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PC Security - Revisit

Discussion in 'Bits & Bytes' started by ethics, Jan 13, 2014.

  1. Biker

    Biker Administrator Staff Member

    The full version may be different. But I haven't paid for an anti-virus program in over 10 years and I'm not about to start now.

    Installed the free version of Avira. We'll see how things go with that.
     
  2. MemphisMark

    MemphisMark Old School Conservative

    I had to pull Bitdefender a couple of days ago. It was the only change I made to my system, and a day or two after I installed it, I started getting a "Cannot connect to a Windows Service." It started working fine again as soon as I had to boot into safe mode and uninstall it.
     
  3. ethics

    ethics Pomp-Dumpster Staff Member

    This thread went no where.

    So let me try again.

    Spybot S&D is good but failed miserably in my test of acquiring one nasty malware (on purpose).
    MalwareBytes is even more useless now. Didn't pick up shit.
    MS Essentials still worked but by the time it notified me with an alert, the PC was fucked with malwares.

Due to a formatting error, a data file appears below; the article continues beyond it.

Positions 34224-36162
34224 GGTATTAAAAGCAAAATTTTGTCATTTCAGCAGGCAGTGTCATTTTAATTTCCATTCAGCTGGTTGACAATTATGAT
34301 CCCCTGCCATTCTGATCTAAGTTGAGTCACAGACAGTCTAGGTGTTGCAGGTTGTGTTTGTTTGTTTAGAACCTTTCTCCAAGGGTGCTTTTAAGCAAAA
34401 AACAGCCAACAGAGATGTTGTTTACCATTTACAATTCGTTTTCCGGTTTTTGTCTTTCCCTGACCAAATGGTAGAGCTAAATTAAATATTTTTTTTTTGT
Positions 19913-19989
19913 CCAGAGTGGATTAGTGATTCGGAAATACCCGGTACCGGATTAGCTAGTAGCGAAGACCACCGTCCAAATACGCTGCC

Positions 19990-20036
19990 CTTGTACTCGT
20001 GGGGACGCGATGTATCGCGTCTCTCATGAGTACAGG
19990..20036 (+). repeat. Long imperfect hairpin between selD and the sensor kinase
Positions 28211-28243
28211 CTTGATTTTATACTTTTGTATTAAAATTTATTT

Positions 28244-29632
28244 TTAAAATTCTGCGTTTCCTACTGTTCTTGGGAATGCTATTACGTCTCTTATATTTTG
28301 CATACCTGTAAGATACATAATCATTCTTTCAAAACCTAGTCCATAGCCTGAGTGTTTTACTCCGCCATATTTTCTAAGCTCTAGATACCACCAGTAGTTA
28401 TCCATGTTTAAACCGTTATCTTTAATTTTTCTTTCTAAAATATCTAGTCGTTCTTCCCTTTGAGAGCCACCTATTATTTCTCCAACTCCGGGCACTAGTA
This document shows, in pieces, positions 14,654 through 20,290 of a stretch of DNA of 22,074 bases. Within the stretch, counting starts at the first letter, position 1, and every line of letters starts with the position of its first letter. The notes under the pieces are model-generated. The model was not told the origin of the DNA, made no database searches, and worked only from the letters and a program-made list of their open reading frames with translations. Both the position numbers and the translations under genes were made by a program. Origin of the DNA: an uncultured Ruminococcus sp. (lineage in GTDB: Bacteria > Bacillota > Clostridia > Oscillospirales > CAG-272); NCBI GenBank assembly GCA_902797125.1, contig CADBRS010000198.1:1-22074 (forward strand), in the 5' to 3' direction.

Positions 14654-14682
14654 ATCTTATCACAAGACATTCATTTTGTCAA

The free AV's DO NOT pick up a lot of the Malware, they just pick up virus sigs.
     
    jimeez likes this.
  4. Allene

    Allene Registered User

    I have the Pro version of MalwareBytes. It seems to do a good job.
     
  5. Biker

    Biker Administrator Staff Member

    Spybot S&D has been at the bottom of the decent list for quite some time now. It's been years since I've even looked at it, let alone used it.

    For malware detection and prevention, there are four rather simple measures to take that will pretty much kill 99.999999% attempts to install malware on your machine.

    1. Rip out Java by the roots and never install it again.
    2. If you can't remove java due to needing the environment (Open Office, programmer, etc.), at least disable it in your browser.
    3. Install adblock plus.
    4. Install noscript.

    Most malware comes from advertising. Remember the most recent Yahoo clusterfuck? That was all dished out via ads. I'm finding AdBlock Plus is a better malware preventative than any of the other programs out there.
     
  6. ethics

    ethics Pomp-Dumpster Staff Member

    I would add go over your extensions list. Found out recently that HoverZoom for Chrome was collecting and selling your data.
     
  7. Allene

    Allene Registered User